The Data Visualization and Analysis Environment - DAVE

DAVE [Lifshitz, L. M., Collins, J. A., Moore, E. D. W. & Gauch, J., "Computer vision and graphics in fluorescence microscopy". IEEE Workshop on Biomedical Image Analysis, Seattle, 1994. pp. 166-175. doi:10.1109/BIA.1994.315854] is a large, well-integrated, interactive software system designed especially for displaying and analyzing multi-wavelength, 3-D time series images. It simultaneously displays up to three images acquired using different wavelength fluorescent probes (or perhaps three different time points at a single wavelength), showing individual images in red, green and blue. The images can be displayed as 2-D slices or full 3-D volumes using several different methods for volume rendering, and 3-D volumes can be viewed in stereo using the CrystalEyes viewing system. The images can be interactively rotated and clipped spatially to expose occluded features. Volume data can be simultaneously displayed with polygonal data (e.g. surfaces) or polyline data (e.g., paths). Time series images can be interactively reviewed in real-time, with selected key frames (time points) held on screen as a visual reference. This speed is achieved because DAVE can store all time points as precomputed texture maps and then render them at interactive rates. The co-localization of multiple images can be visually inspected and discretely distributed sites automatically located, sized, and sorted by total fluorescence intensity [Moore, E. D. W. et al. Coupling of the Na+/Ca2+exchanger, Na+/K+ pump and sarcoplasmic reticulum in smooth muscle. , Published online: 14 October 1993; | doi:10.1038/365657a0 365, 657- 660 (1993)]. Dynamics of molecular translocation, activation and concentration change can be evaluated using the same co-localization analysis techniques. Using the DAVE program, the colocalization sites of any two labels can be automatically located, counted, and highlighted, with colocalized voxels prominently displayed (e.g. in opaque blue). DAVE can be used to calculate percent overlap of images, and the probability that such overlap in distribution could have occurred randomly. A somewhat outdated version of DAVE's help pages is online, as are some representative images and movies .

Some of the features of DAVE which are not common among most visualization programs

DAVE allows cursor positioning (for picking objects, voxels, regions or paths) via either a mouse or a MicroScribe-3D input device (a 6 degree of freedom device used in conjunction with two foot pedals which act as a clutch). The cursor can be used in "intelligent" mode, automatically snapping to the brightest nearby voxel when the cursur is clicked. A "snoops" window can be opened in addition to the main window, allowing a zoomed in view of the 3D region surrounding the cursor. This region can be in any of DAVE's display modes (e.g. cubes, see just below). When the cursor is In "tracking" mode DAVE will automatically link up a bright object near the cursor to the nearest bright object in subsequent time points.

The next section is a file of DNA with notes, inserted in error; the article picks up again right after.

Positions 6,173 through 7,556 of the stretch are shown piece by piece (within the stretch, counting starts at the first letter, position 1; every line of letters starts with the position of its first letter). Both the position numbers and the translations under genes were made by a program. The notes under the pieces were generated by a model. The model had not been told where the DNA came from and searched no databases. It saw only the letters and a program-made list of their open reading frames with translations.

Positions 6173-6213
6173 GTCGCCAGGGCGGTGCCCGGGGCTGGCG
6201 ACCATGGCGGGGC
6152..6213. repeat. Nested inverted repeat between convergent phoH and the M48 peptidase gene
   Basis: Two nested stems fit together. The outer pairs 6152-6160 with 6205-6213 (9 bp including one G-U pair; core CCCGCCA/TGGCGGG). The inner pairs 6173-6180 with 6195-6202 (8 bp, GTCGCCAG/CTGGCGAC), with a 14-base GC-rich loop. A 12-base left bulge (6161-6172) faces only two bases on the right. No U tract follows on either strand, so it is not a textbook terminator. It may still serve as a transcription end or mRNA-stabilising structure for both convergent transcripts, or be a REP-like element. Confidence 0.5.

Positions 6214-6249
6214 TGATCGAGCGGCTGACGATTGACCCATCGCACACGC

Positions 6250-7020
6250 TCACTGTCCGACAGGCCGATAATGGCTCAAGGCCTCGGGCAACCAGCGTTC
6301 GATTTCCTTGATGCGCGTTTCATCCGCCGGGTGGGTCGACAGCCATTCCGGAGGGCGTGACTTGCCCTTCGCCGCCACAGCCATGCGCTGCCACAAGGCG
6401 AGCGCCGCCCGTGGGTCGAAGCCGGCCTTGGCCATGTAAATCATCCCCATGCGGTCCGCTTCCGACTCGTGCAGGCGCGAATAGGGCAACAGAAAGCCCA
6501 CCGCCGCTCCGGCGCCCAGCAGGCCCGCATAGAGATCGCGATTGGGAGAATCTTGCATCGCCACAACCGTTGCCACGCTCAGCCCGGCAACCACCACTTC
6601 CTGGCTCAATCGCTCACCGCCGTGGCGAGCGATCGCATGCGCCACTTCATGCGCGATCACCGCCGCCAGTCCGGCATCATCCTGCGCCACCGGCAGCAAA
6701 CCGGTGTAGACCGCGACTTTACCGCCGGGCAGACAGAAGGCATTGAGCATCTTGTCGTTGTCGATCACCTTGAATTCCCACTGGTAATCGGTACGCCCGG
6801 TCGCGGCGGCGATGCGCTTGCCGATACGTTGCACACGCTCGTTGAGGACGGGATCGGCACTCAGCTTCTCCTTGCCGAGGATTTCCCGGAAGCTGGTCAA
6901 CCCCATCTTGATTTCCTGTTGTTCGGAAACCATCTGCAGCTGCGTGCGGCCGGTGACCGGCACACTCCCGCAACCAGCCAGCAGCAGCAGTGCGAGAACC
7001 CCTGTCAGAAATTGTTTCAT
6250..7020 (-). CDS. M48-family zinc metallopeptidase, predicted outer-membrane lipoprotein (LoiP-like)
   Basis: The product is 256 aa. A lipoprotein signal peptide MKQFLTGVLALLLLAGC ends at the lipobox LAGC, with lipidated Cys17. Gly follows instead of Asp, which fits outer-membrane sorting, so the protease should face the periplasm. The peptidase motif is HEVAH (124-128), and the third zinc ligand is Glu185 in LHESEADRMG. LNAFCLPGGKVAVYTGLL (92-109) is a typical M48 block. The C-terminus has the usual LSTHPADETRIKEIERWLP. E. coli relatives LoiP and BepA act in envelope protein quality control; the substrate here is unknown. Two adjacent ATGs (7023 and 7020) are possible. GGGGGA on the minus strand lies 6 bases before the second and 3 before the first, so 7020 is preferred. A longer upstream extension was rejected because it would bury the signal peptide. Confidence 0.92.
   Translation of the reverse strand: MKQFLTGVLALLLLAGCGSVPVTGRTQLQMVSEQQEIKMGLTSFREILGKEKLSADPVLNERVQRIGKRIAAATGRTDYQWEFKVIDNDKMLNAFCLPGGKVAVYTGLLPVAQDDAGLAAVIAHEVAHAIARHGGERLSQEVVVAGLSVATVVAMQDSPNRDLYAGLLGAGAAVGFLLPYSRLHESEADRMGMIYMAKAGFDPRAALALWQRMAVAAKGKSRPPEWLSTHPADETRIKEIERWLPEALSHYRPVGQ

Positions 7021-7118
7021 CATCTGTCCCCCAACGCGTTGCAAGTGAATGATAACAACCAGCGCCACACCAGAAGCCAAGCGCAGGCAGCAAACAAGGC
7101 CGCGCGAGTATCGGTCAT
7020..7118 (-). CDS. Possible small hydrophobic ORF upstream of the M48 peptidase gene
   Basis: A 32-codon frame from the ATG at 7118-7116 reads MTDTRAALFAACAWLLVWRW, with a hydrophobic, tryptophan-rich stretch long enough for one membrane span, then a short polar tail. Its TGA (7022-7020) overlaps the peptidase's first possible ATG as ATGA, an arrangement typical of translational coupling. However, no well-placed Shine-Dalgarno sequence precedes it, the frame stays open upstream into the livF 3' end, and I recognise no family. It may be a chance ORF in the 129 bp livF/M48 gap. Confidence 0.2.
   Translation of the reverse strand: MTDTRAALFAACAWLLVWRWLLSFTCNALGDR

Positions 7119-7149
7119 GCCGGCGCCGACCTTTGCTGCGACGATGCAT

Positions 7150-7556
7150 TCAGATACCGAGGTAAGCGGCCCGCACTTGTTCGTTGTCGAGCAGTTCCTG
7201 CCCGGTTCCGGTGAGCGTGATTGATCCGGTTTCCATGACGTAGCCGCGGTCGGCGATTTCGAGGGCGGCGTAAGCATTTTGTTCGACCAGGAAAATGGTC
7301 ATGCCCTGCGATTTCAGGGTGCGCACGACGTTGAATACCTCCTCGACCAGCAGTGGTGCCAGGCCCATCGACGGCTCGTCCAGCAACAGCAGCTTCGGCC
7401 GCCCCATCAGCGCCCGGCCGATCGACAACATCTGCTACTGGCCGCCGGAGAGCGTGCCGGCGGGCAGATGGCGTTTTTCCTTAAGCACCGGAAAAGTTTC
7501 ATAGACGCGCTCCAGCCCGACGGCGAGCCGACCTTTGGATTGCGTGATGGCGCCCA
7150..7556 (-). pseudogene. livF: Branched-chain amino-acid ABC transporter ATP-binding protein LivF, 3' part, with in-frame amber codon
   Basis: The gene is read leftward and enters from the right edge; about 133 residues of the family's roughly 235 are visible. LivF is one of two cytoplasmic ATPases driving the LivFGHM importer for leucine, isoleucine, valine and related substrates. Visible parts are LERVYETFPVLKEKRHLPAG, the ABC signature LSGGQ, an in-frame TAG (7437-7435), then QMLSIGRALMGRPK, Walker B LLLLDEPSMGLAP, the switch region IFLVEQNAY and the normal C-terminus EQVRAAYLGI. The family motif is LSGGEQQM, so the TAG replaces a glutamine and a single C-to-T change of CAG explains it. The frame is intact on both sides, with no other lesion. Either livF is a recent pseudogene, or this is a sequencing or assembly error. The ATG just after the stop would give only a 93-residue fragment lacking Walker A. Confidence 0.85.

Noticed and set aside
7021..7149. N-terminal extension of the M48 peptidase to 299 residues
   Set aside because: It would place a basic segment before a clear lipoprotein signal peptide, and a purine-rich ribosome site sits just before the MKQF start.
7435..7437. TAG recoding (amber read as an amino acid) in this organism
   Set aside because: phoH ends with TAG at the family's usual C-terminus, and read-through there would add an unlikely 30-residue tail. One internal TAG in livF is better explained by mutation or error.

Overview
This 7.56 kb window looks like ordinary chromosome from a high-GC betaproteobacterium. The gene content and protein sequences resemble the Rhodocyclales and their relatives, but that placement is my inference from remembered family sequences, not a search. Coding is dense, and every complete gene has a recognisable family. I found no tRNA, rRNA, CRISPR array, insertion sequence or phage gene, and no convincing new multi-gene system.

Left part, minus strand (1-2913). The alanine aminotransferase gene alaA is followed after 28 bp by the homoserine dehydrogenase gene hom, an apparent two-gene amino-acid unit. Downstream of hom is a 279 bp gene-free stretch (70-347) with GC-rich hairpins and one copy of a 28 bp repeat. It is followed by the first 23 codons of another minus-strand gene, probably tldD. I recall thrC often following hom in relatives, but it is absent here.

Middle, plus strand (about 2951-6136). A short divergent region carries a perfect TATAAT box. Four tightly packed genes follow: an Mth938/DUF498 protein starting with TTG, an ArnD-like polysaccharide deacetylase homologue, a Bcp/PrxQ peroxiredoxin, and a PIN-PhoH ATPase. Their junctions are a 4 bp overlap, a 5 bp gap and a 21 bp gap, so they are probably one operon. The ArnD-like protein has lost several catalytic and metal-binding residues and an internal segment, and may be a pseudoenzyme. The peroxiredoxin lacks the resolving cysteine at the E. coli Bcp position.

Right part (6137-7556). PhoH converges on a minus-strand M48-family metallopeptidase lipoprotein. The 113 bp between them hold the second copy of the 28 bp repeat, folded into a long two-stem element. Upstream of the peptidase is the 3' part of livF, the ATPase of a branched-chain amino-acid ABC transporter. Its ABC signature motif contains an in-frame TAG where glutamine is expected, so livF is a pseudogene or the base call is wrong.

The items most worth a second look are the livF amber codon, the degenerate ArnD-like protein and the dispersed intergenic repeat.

DAVE can switch display modes to one which renders each voxel as an individual cube, this aids image exploration and analysis when the values of individual voxels is desired, or visualization of the exact relationship between neighbors pixels.

DAVE's display can be captured and exported as single images, or a movie can be made of any sequence of actions taken within DAVE. After spending time adjusting DAVE's display parameters, viewing angle, zoom factor, etc, all those settings can be easily saved as a named "slide". All slides produced during a session can be saved as a text "slideshow" file. This file can be read back in at any time; the user can then easily switch between different views by simply clicking on the name a slide. This restores the previously saved viewing parameters, leaving the user in a "live" view so that the image can be manipulated just as before (ie, a slide is not a stored static 2D image).

DAVE can synchronize with another version of DAVE running remotely. Thus if researchers at two sites load the same dataset, the researcher a one site can setup a desirable view of the data and then have the remote DAVE display that exact view. DAVE can also synchronize with other locally running programs - if they are written to communicate using DAVE's protocol. This permits, for instance, a locally running deformable model to send its surface to DAVE to be dynamically shown during its deformation process; similarly the deformable parameters can then be changed within DAVE and sent back to the deformable model program, modifying its behaviour.

All of the features available in this system are too numerous to detail, arising from more than 100,000 lines of C code. A somewhat outdated version of DAVE's help pages is online, as are some representative images .